East African bluebird: the passionate Welshman helping Uganda's most vulnerable children
When GlobalWelsh asked me to write a little about my work in Uganda and other parts of the world, I wondered if this was a dangerous request to make to such a brash, passionate and opinionated Welshman! I don’t mince my words. But I have good reason for that.
For many years, I worked on Welsh Assembly Government programmes - and thoroughly enjoyed it. I met such diverse and wonderful people. However, I had a long-term plan and desire to use my skills to help others in particular, vulnerable children and families in countries less fortunate than ours. Eventually, in 2010, my family and I moved to Uganda to work for a Street Child project, helping children move from the street and back into communities.
Why ‘voluntourism’ in orphanages must stop
I lasted just a few months with that organisation. It was clear that they preferred institutionalising the children and were covering up widespread sexual abuse and neglect. I whistle-blew and called the Ugandan authorities and I worked with them to try and address the issues. Some years later the place closed down, mercifully.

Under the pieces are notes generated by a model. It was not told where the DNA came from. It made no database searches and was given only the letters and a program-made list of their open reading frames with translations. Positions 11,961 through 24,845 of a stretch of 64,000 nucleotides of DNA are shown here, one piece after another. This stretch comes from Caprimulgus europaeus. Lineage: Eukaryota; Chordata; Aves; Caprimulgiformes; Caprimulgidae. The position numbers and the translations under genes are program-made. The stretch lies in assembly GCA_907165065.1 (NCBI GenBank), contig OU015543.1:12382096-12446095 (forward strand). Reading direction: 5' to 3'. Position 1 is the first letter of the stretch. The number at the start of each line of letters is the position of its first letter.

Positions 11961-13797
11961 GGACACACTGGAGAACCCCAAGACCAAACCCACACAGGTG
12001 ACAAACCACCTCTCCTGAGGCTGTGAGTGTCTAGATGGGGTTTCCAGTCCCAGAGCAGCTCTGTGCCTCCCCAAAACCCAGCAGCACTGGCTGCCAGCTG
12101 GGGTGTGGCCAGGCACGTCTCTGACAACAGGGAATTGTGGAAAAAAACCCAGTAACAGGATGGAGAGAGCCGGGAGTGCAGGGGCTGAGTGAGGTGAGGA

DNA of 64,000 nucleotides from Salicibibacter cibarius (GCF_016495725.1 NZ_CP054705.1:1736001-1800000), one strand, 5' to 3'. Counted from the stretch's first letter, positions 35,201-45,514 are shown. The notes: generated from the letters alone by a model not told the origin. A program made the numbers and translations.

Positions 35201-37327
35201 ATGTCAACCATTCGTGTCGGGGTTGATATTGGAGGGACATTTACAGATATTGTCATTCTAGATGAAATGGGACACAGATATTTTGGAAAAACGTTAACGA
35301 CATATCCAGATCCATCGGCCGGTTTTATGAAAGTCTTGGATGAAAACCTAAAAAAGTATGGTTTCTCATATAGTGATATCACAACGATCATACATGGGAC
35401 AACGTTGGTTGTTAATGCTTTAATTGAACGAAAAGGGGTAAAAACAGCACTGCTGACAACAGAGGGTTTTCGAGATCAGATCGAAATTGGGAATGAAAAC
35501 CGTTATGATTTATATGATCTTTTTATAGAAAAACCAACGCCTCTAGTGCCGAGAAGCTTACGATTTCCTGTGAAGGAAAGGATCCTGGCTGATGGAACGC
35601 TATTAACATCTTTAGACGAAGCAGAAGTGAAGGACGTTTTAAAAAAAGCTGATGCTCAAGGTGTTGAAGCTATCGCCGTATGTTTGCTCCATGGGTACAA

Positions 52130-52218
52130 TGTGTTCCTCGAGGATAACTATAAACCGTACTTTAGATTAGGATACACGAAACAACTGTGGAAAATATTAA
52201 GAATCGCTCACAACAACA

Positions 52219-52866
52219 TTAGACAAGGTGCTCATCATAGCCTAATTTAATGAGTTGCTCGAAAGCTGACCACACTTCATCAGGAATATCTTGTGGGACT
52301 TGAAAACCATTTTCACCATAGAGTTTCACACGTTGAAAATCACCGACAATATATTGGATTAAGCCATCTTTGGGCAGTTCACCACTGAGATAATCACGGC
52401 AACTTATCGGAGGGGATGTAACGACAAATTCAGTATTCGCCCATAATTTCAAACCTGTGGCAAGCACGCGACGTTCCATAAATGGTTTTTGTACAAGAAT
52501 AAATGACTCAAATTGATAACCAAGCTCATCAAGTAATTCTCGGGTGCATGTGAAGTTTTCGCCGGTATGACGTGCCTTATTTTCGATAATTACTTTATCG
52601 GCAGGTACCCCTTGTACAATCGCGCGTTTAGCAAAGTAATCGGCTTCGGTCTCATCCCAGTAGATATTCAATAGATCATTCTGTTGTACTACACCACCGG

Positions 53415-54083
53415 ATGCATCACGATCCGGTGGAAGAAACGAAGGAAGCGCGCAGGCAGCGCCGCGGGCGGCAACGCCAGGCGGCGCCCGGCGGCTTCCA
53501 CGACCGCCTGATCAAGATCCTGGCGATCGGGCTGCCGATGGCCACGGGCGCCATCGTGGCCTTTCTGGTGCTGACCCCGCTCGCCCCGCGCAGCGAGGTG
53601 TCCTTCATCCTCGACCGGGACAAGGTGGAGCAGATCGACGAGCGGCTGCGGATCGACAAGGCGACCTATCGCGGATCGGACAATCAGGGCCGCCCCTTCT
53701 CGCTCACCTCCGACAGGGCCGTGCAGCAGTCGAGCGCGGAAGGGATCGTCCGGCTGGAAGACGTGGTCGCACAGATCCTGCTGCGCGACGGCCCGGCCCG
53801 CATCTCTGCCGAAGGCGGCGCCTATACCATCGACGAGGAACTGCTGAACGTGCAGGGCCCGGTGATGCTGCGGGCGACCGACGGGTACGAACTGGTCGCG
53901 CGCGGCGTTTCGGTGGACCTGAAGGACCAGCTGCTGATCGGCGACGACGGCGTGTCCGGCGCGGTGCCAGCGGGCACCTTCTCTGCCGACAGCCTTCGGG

Through this process however, the Ugandan Government were interested in my foster care blueprints and plans for reuniting children with their families. They’d already recognised they had a problem with so many illegal orphanages’ - most of whom shouldn’t be there. UNICEF recruited me and placed me in the Ugandan Government for 3 years to help them expand these ideas into a national policy.
I remember the day when UNICEF asked me which office I would prefer to work from, the air-conditioned, spacious, coffee-on-tap, safe UNICEF office or the cramped, often electricity-less, disorganised office with the Assistant Commissioner for Children in the Government building. I chose the latter with the words of my old boss, Bryn Williams, running through my ears “Go where the most trouble is”. Thanks Bryn!
During my first week in the department, I met families whose children had been ‘stolen’ from them by orphanages or by lawyers for International Adoption. We started to uncover and report widespread corruption, abuse and child trafficking - in ‘orphanages’ and inter-country adoption systems in Uganda.